With the thunderous shock of Holly Holm’s emphatic knockout win over Ronda Rousey at November 14’s UFC 193 from Melbourne, Australia, having settled in, it’s no surprise that the promotion is most likely planning to book a rematch for July 2016’s historic UFC 200 pay-per-view event.
While it’s kind of a no-brainer considering that former champ Rousey had absolutely steamrolled all of her prior competition on her way to becoming the UFCs biggest-ever star (at least in terms of media exposure), there are a number of factors contributing to the belief that might not be the best course of action for Rousey.
The once-dominant titleholder didn’t quite look herself at UFC 193, and a variety of factors could have contributed to her rather uninspired and lost showing. Those problems didn’t necessarily go away after she lost, either; in fact, they may have simply become more amplified and dissected under a media microscope.
It’s obvious that Rousey has a ton of important issues to fix before she returns to the octagon, as a second loss to Holm would be absolutely devastating and would absolutely kill her hype train while seeing her labeled as one of the most shocking riches-to-rags tales in combat sports history.
While that’s probably not fair to a woman who just a few weeks ago was labeled the most dominant fighter in UFC history, there are some big things Rousey has to shore up if she wants to have any chance at wresting the belt from Holm. Let’s examine the top five of those factors.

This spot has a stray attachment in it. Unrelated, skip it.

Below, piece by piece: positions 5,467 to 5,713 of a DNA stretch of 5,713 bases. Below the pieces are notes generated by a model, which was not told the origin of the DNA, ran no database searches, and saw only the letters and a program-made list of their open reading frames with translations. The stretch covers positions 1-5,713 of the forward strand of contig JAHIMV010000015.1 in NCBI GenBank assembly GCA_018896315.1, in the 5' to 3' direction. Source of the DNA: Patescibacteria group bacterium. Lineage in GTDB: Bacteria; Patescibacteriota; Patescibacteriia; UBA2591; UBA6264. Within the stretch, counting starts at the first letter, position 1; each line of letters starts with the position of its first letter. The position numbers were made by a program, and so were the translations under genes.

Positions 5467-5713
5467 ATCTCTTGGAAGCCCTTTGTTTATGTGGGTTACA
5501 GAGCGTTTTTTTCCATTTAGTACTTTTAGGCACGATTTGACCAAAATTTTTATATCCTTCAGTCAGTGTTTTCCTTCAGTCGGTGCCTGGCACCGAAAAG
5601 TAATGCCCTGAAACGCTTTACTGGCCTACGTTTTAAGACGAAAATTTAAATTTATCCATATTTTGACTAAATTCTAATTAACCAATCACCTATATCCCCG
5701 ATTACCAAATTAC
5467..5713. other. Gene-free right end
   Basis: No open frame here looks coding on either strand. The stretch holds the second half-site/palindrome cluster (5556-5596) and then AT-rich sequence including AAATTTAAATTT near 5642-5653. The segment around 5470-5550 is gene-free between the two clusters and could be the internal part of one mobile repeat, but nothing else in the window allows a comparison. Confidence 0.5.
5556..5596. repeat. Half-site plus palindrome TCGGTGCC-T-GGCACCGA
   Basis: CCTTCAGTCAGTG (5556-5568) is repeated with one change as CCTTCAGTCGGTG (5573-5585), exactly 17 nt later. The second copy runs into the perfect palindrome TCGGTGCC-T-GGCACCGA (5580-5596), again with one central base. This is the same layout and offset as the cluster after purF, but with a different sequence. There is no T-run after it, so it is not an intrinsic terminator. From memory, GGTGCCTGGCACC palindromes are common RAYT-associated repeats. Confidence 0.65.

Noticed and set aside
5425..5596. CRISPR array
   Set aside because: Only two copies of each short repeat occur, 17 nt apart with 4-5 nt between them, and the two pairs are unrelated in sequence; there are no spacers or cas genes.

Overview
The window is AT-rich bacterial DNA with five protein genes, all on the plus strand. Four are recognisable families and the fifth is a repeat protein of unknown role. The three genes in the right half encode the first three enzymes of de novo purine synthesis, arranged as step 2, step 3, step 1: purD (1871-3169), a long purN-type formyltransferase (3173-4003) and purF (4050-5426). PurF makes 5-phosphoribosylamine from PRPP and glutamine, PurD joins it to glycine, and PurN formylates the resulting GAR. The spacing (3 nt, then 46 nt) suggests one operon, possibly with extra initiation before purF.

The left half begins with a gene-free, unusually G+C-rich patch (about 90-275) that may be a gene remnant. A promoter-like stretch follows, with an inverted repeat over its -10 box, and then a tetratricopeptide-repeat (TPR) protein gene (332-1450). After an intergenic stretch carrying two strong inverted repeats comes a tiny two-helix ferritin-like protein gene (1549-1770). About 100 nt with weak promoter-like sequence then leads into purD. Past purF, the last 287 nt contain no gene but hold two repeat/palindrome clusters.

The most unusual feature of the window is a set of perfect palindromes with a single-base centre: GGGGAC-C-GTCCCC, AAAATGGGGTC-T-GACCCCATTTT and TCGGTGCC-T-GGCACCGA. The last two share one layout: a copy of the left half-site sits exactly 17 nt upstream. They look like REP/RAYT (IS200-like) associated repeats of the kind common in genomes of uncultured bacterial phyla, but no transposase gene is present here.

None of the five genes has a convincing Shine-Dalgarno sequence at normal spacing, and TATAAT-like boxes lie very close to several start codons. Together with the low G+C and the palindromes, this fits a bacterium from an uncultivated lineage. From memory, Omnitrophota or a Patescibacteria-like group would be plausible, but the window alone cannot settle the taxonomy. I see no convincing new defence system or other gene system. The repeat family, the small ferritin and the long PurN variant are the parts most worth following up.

5.) Your Mom DID know best:
Following a loss, it’s easy to point fingers and use the always-present hindsight bias to say, “I told you so,” but in this particular instance, Rousey’s mom, Dr. AnnMaria De Mars, did see this coming and even predicted it to the media.
She even called out Rousey’s highly criticized coach Edmond Tarverdyan in a tell-all interview, stating that her daughter was surrounded by a bunch of yes men who would ultimately affect her continued chance at success.
Just that proved true when Tarverdyan, despite Rousey being repeatedly tagged with crisp counters as she carelessly rushed Holm, told his fighter that she was “doing great” following a first round where she was obviously battered.
Many are crying for Rousey to leave Tarverdyan’s allegedly floundering Glendale Fight Club. She hasn’t decided if she will or not. But on the surface, it appears Rousey should have listened to her mother on this one.
It’s debatable that “Rowdy” brought the hubris of believing she simply couldn’t be beat into her fight with Holm, highlighted by her insistence that “no one has the right to beat her.”